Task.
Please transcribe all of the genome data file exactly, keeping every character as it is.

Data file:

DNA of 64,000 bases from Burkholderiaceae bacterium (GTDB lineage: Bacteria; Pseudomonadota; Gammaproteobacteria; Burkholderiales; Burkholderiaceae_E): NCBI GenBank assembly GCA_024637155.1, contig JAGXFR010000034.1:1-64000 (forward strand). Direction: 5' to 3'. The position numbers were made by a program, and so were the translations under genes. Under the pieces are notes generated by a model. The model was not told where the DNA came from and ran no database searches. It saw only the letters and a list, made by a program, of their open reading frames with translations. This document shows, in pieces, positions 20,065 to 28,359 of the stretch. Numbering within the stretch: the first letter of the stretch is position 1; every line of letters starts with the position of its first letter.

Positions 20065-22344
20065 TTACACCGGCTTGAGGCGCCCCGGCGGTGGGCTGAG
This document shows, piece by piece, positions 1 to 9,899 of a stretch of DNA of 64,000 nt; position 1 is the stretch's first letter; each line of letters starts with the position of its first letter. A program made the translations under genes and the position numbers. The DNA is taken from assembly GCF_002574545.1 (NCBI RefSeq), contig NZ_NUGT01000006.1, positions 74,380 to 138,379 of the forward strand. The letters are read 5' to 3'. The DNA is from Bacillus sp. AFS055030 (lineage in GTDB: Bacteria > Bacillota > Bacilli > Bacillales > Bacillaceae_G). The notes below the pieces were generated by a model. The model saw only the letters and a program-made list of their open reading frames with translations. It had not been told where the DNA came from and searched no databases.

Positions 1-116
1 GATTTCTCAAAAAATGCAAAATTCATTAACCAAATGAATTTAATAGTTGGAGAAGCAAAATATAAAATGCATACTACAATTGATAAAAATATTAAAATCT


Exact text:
DNA of 64,000 bases from Burkholderiaceae bacterium (GTDB lineage: Bacteria; Pseudomonadota; Gammaproteobacteria; Burkholderiales; Burkholderiaceae_E): NCBI GenBank assembly GCA_024637155.1, contig JAGXFR010000034.1:1-64000 (forward strand). Direction: 5' to 3'. The position numbers were made by a program, and so were the translations under genes. Under the pieces are notes generated by a model. The model was not told where the DNA came from and ran no database searches. It saw only the letters and a list, made by a program, of their open reading frames with translations. This document shows, in pieces, positions 20,065 to 28,359 of the stretch. Numbering within the stretch: the first letter of the stretch is position 1; every line of letters starts with the position of its first letter.

Positions 20065-22344
20065 TTACACCGGCTTGAGGCGCCCCGGCGGTGGGCTGAG
This document shows, piece by piece, positions 1 to 9,899 of a stretch of DNA of 64,000 nt; position 1 is the stretch's first letter; each line of letters starts with the position of its first letter. A program made the translations under genes and the position numbers. The DNA is taken from assembly GCF_002574545.1 (NCBI RefSeq), contig NZ_NUGT01000006.1, positions 74,380 to 138,379 of the forward strand. The letters are read 5' to 3'. The DNA is from Bacillus sp. AFS055030 (lineage in GTDB: Bacteria > Bacillota > Bacilli > Bacillales > Bacillaceae_G). The notes below the pieces were generated by a model. The model saw only the letters and a program-made list of their open reading frames with translations. It had not been told where the DNA came from and searched no databases.

Positions 1-116
1 GATTTCTCAAAAAATGCAAAATTCATTAACCAAATGAATTTAATAGTTGGAGAAGCAAAATATAAAATGCATACTACAATTGATAAAAATATTAAAATCT